I found this tip from a Sitepoint newsletter, describing a nifty CSS trick: if you layer up background elements in your style sheet, you can generate what appears to be non-repeating backgrounds for your website. The site describes the process in detail, but in summary you simply create different sized seamless tiles, then let them fill the page, one layer on top of the other. Each tile higher than the background should have some transparency so you can see the lower elements, letting them interact.
Austin Kleon has this project website called ‘Newspaper Blackout‘. It’s all about taking things away from a presentation to create something new. “Creativity is Subtraction” goes one of the representative, and self-referential, works. The idea is simple: remove what doesn’t belong. How does this work in photography?
I’ve spent quite a bit of time cruising around the web, checking out photography and Photoshop videos and tutorials. They are all over the place, and quality of presentation and material varies widely. While I’ve found some amazing resources this way, I’m looking to simplify my searches. One way I did this was to start…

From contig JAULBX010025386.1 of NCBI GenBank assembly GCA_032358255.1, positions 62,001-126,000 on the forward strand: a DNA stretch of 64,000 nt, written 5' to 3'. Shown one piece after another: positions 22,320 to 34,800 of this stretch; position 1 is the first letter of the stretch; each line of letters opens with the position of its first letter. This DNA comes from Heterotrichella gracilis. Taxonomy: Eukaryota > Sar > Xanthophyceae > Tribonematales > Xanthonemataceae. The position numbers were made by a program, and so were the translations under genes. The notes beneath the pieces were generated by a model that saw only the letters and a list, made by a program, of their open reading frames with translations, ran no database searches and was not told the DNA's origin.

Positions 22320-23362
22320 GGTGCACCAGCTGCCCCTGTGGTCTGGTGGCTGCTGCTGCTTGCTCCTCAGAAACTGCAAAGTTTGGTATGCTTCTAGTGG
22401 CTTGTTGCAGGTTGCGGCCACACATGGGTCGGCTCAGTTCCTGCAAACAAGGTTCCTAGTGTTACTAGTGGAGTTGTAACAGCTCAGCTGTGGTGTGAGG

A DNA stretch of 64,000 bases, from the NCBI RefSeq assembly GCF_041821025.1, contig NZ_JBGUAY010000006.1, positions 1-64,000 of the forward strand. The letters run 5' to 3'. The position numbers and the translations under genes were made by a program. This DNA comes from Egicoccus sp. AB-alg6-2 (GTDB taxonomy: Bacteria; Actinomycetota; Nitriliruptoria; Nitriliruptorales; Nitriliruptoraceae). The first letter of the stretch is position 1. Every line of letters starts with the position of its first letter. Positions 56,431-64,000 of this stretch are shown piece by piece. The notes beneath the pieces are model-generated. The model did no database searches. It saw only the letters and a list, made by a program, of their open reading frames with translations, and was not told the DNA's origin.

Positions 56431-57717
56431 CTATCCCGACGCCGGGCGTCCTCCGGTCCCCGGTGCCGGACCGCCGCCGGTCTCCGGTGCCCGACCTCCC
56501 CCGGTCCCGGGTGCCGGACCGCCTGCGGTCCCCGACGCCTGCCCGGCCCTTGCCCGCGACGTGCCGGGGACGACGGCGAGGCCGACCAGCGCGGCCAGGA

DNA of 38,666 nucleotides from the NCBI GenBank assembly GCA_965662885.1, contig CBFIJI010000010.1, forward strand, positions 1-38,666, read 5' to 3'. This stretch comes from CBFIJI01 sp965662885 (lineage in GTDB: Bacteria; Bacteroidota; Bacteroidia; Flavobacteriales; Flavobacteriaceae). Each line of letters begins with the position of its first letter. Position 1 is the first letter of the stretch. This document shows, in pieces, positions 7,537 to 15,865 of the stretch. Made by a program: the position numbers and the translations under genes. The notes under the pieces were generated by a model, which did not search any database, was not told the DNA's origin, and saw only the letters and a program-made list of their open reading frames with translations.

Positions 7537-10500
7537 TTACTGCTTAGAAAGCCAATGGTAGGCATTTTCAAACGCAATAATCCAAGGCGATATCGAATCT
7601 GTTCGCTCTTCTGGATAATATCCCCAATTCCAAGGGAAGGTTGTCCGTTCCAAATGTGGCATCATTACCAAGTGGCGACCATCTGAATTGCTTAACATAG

Holiday and travel shots are always in danger of falling into the same old, uninteresting patterns time and again. And it can be amazingly difficult to do something fresh. Heck, it gets tiring putting so much effort into each and every shot. So here’s a big secret for you: decide beforehand what you want from the shot. Do you just want a pleasant record of the scene? Is it for your own memory, or are you going to share this with the world? Choosing in advance that you are simply taking snaps to make a recording can take away a lot of any stress you may put on yourself. And you know what? It’s OK to just take snapshots now and then. It will take less time, and probably be less annoying to your family and friends than trying to crawl under that Clydesdale for a truly unique shot of the holiday parade.